For many business owners, the most important piece of information is the bottom line. As long as revenues exceed expenses, you can consider yourself successful.
Savvier merchants look a little bit deeper. In addition to sales and costs, they also identify things like best-selling items or most-profitable customers. This data makes it easier to improve marketing efforts and secure even more business.
Though long-term success in today's competitive business climate requires more. You might be enjoying a good run today, but profits always attract competition. Over time, your margins will shrink as the market becomes more saturated.
To avoid this, you should develop more comprehensive profiles about individual customer tastes and habits. The better you understand your target market, the easier it becomes to service customer needs. Customer profiles also allow you to identify those opportunities that'll bring in the most revenue with the least amount of effort — but how do you build a customer profile for your niche?
You can make very general assumptions based on publicly available data. For example:
- Americans increasingly prefer shopping online.
- Millennials don't like to carry cash.
- Retirees prefer using checks and paper money.
Remember though, your competitors have access to this information as well.
To truly distinguish yourself, it’s crucial to use your own internal payment data to develop more accurate profiles for your specific niche and target market.
Using Customer Payment Data to Generate More Sales
Depending on your payment processor or your eCommerce or ERP software, you might already have a wealth of actionable data points at your fingertips, including:
- Browser preferences (i.e. Firefox versus Chrome).
- Shopper locations (i.e. IP addresses and countries).
- Device preferences (i.e. Mac versus PC or Android versus iPhone).
- The best-selling days, items and hours.
From this, you might determine that your most profitable customers live in Oregon (even though you’re based in Florida); and they overwhelmingly prefer shopping on Safari browsers via their iPhones — particularly during Saturday afternoons.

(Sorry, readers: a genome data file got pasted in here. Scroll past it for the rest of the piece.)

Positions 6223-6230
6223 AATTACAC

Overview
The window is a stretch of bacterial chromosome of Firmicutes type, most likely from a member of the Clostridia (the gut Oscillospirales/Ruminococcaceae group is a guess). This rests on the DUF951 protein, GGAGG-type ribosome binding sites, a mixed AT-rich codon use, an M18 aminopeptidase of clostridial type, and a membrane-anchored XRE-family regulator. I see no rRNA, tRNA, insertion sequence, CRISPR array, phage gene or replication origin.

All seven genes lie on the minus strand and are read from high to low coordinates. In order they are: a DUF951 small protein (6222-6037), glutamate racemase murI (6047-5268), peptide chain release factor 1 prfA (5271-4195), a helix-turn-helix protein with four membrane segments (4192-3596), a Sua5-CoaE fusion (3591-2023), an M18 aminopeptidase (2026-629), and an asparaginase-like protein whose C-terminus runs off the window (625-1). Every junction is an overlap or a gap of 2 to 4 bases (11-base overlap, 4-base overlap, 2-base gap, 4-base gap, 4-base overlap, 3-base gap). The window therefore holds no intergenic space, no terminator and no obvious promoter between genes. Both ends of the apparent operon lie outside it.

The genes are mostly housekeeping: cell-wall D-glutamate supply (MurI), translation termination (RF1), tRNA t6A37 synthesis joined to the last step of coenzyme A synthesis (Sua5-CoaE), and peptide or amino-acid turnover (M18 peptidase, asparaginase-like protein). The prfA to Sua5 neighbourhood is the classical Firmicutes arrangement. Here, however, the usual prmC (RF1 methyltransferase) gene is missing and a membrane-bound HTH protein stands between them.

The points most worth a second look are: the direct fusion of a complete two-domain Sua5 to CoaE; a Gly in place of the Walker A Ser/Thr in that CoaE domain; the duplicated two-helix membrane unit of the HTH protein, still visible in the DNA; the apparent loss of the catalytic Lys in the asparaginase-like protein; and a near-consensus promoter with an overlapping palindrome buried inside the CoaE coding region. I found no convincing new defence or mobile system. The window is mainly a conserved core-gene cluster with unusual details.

With this information, you can make your site mobile-ready (especially for the iPhone). You can also begin promoting sales during the weekend, with special attention focused on the Pacific Northwest.
Not bad, but this is still just scratching the surface.
Let’s dig deeper.
Payment Integration and Detailed Customer Analytics
It's possible to gather all of the above types of information by hand — simply by glancing at your payment processing reports. However, by integrating payments with business tools you probably already use, you can automate this customer analysis:
- Syncing payment processing with your accounting software allows you to quickly determine where your money is coming from and how it is being used. You can instantly identify best sellers, losers and high-value customer segments.
- Integrating payments with your customer relationship management (CRM) platform shows you how users interact with your business, including their shopping preferences, conversion potential and preferred communication channels.
This level of integration not only saves you precious hours, but it can also help to reduce errors and operating costs. Probably most important, you can use this information to develop even better products, services and advertising campaigns that you know (in advance) will appeal to your target market.
To learn how payment integration can help you develop more detailed customer profiles, contact our support team today.